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Seven versions of the film Blade Runner exist, but the Director's Cut, The Final Cut and International Cut are the most widely known and seen:

  • The U.S. Theatrical Cut (also known as Original Version), released in the U.S. in June 1982.
  • The International Cut (also known as Criterion Edition), which included more graphic violence than the U.S. theatrical release was released theatrically outside the U.S. and was the version released on VHS and Laserdisc, most notably as part of The Criterion Collection.
  • The workprint discovered in 1989, shown only as an audience test preview and occasionally at film festivals; this was distributed in 1991, as a Director's Cut without Scott's approval.
  • The Ridley Scott-approved 1992 Director's Cut; prompted by the unauthorized 1991 release and was for a time the only available version on DVD.
  • Ridley Scott's (2001-2007) Final Cut, was briefly released theatrically and onto various home media formats by Warner Home Video in late 2007.

Workprint[edit | edit source]

The version dubbed the "workprint version" is the oldest-existing cut of Blade Runner. This is an incomplete version of the film, as it had not yet been color-corrected or sound mixed and it lacked several parts of Vangelis' score. Ridley Scott stated that the workprint was "Something that was pretty rough, but close enough to what I was after to let a preview audience see." Thus, the cut was shown to preview audiences in Denver, Colorado and Dallas, Texas in March 1982.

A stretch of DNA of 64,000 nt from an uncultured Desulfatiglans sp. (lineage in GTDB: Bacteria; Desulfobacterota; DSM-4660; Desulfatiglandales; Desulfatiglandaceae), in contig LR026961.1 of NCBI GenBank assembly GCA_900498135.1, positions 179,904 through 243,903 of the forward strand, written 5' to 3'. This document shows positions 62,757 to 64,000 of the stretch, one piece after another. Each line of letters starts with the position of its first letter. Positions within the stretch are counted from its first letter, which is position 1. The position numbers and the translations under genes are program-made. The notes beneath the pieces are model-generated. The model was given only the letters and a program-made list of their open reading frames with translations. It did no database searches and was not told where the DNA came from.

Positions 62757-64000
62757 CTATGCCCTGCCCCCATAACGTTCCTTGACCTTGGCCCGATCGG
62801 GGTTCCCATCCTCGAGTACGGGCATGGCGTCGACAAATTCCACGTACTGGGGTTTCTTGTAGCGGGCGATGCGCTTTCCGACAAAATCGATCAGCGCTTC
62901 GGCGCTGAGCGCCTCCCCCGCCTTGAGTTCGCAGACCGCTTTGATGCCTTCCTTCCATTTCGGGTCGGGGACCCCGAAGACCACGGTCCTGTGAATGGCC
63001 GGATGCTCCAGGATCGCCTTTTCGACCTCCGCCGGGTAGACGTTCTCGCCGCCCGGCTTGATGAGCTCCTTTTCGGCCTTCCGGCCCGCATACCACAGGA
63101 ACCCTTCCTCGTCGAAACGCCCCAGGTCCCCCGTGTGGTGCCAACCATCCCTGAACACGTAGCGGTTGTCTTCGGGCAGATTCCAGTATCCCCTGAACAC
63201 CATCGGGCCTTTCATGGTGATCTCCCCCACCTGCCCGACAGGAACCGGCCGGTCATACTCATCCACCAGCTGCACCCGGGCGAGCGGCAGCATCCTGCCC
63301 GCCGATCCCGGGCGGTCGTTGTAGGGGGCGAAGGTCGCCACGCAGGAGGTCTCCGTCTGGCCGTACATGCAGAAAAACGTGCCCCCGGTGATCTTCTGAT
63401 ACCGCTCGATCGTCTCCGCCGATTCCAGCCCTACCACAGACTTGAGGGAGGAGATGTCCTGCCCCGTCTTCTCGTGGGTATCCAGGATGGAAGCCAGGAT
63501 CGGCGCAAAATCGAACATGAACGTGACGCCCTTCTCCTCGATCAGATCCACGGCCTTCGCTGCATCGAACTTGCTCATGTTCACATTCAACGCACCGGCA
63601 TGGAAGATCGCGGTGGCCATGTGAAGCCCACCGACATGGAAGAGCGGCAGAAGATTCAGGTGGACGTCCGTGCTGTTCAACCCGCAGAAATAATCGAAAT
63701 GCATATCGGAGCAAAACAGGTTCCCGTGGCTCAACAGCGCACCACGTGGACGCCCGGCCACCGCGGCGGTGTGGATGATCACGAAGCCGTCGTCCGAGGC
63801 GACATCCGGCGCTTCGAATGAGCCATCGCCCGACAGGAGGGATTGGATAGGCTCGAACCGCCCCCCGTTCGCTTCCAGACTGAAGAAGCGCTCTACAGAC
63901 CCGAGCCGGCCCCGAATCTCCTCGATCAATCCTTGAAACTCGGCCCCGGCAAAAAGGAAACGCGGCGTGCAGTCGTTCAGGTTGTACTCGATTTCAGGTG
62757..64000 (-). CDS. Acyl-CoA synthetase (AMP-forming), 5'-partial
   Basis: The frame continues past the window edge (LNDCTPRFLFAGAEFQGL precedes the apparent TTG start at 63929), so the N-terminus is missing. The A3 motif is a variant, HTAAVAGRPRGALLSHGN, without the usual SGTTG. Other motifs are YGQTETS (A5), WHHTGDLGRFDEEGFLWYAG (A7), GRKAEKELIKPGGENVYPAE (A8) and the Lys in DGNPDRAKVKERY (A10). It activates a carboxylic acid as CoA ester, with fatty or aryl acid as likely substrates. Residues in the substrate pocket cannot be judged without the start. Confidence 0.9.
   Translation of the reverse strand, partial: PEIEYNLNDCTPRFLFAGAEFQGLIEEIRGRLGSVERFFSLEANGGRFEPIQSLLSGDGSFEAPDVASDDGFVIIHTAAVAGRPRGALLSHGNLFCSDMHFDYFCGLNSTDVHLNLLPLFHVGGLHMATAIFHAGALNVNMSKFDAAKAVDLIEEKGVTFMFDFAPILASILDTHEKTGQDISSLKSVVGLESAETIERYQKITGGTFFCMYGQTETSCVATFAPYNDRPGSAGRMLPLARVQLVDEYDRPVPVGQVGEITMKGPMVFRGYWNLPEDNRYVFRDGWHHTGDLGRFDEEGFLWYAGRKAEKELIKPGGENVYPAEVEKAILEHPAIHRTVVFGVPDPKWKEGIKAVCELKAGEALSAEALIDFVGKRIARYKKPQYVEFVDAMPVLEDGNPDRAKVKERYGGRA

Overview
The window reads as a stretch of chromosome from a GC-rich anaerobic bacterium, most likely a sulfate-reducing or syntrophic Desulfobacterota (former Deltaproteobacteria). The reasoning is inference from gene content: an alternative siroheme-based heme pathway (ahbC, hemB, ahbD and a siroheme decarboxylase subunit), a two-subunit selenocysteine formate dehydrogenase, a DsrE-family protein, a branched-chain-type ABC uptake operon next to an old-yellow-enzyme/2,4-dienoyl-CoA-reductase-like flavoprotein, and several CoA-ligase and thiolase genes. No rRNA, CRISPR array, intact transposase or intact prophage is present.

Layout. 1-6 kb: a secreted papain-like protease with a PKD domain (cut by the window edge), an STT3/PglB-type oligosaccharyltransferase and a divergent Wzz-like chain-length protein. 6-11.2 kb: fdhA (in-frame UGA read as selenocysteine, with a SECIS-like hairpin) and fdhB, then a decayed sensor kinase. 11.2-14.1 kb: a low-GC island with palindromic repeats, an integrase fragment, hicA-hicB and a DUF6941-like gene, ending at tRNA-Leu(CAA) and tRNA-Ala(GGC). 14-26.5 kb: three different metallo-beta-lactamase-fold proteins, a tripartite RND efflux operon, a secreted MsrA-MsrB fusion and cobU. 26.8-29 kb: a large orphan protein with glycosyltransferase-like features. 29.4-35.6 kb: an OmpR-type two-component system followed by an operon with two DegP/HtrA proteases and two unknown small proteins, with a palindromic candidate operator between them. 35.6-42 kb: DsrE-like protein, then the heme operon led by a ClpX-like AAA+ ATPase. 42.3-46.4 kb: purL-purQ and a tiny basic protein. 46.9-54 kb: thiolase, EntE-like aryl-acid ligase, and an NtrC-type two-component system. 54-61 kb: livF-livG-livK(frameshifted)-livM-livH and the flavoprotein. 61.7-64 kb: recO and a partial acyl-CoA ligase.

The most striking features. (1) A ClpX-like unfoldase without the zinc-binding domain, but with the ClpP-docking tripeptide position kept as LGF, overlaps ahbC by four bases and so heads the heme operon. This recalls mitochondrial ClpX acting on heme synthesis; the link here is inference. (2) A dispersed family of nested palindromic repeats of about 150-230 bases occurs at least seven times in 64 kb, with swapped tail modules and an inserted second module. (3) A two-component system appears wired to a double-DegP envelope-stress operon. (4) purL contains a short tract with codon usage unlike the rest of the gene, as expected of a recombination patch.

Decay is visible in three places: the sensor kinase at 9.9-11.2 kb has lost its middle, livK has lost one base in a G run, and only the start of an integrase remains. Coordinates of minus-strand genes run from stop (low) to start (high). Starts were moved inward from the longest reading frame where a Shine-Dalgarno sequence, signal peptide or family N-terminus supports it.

This version was rediscovered in 1989 by Michael Arick, who initially believed it to be the international cut. It was screened the following year at the Los Angeles Fairfax Theater as part of a 70mm spring festival. During this screening is when it was discovered to actually be a surviving copy of the workprint. Because the workprint was closer to Ridley Scott's vision for the film than the theatrical cuts, Arick became interested in producing a reconstruction of the film, an effort that ultimately resulted in the 1992 Director's Cut.

Theatrical Versions[edit | edit source]

The 1982 American and international theatrical versions released by the studio included a "happy ending" (using stock footage from Stanley Kubrick's The Shining) and a voice-over added at the request of studio executives during post-production after test audience members indicated difficulty understanding the film. Although several different versions of the script had included a narration of some sort, both Ridley Scott and Harrison Ford disliked the studio voice-over and resisted having it added to the film. It has been suggested that Ford intentionally performed the voice-over poorly in the hope it wouldn't be used,[1] but recent interviews contradict this.[2]